Named after Captain James Cook who sighted them in 1770, the islands became a British protectorate in 1888. By 1900, administrative control was transferred to New Zealand. In 1965, residents chose self-government in free association with New Zealand and have been ever since.
Like many other South Pacific island nations, the Cook Islands' economic development is hindered by the isolation of the country from foreign markets, lack of natural resources, periodic devastation from natural disasters, and inadequate infrastructure.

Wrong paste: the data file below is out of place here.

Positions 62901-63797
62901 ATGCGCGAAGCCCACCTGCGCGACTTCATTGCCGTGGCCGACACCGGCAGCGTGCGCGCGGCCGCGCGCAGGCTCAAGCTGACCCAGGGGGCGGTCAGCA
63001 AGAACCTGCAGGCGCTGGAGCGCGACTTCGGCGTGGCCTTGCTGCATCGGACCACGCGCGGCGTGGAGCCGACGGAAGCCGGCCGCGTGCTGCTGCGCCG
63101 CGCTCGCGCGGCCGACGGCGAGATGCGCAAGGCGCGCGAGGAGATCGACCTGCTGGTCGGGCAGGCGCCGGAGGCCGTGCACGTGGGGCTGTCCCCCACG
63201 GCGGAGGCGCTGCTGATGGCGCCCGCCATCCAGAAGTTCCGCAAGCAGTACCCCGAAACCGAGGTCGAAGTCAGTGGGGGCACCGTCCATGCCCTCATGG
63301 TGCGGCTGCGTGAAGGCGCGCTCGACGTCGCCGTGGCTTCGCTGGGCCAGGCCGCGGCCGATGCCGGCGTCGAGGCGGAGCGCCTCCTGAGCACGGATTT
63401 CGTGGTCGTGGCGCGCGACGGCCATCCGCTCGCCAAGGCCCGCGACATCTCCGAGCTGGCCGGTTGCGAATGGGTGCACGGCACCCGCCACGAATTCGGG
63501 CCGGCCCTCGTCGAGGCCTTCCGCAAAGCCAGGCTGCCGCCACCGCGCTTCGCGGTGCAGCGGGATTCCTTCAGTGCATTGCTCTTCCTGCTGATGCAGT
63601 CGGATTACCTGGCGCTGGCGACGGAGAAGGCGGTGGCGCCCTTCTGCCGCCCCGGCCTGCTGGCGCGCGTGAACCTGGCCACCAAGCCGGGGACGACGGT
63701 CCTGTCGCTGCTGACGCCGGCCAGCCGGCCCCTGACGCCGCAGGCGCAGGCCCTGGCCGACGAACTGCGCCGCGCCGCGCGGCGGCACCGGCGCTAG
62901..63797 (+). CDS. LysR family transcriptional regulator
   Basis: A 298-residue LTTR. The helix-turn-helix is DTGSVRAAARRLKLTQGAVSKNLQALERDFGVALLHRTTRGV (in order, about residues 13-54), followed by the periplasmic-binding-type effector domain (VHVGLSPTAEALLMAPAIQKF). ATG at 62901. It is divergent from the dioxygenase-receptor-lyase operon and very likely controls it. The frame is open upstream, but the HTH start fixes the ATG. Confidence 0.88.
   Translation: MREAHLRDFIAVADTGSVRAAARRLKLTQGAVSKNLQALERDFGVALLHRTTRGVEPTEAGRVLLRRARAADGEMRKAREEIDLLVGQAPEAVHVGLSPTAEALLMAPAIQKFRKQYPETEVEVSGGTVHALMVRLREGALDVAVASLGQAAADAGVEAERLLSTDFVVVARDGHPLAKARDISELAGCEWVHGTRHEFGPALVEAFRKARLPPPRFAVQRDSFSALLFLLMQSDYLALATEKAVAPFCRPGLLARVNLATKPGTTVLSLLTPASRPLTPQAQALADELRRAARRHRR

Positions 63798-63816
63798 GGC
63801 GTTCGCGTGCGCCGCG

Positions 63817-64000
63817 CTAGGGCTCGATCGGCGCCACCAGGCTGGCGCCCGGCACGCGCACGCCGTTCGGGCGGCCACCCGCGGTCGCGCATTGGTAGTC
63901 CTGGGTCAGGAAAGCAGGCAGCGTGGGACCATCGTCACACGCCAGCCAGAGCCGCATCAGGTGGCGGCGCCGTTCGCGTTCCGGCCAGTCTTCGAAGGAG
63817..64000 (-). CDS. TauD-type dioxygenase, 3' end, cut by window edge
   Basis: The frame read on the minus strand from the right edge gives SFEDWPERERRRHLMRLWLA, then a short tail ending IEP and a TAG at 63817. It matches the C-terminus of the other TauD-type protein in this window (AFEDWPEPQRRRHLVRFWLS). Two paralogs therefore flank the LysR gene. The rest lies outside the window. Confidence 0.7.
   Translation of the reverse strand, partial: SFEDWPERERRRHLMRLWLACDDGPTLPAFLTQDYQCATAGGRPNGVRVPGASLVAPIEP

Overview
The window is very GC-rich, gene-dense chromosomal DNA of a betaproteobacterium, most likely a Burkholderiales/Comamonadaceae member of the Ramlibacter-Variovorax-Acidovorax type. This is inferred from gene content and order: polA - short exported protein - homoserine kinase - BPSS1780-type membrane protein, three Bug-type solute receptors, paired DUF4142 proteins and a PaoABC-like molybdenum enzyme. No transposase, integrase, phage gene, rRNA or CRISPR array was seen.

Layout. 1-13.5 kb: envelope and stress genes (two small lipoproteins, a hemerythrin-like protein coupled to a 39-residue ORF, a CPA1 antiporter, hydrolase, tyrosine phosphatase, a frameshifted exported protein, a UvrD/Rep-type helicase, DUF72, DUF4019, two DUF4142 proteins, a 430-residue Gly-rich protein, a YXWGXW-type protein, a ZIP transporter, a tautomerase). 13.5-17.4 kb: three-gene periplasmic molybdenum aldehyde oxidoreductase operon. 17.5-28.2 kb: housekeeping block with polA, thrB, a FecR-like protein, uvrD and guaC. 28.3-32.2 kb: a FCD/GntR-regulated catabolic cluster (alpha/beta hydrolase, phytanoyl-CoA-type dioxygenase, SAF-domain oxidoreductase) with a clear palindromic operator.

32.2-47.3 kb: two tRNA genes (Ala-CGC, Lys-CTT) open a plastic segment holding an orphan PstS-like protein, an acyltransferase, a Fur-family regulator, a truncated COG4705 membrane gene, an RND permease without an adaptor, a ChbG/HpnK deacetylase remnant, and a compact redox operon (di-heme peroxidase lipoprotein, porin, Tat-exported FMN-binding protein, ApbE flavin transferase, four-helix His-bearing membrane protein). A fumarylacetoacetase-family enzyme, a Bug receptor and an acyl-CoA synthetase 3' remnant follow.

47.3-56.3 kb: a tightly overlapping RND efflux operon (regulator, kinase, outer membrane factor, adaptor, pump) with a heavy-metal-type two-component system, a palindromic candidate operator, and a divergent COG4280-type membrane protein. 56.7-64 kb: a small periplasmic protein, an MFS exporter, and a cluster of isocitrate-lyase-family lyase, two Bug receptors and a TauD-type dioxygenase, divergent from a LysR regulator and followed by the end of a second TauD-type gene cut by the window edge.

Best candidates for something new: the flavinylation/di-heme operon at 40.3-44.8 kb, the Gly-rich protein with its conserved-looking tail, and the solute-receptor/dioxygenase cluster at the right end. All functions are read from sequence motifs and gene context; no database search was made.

Agriculture provides the economic base with major exports made up of copra and citrus fruit. Manufacturing activities are limited to fruit processing, clothing, and handicrafts.
Trade deficits are made up for by remittances from emigrants and by foreign aid, overwhelmingly from New Zealand. Efforts to exploit tourism potential, encourage offshore banking, and expand the mining and fishing industries have been partially successful in stimulating investment and growth.
The emigration of skilled workers to New Zealand and government deficits are continuing problems.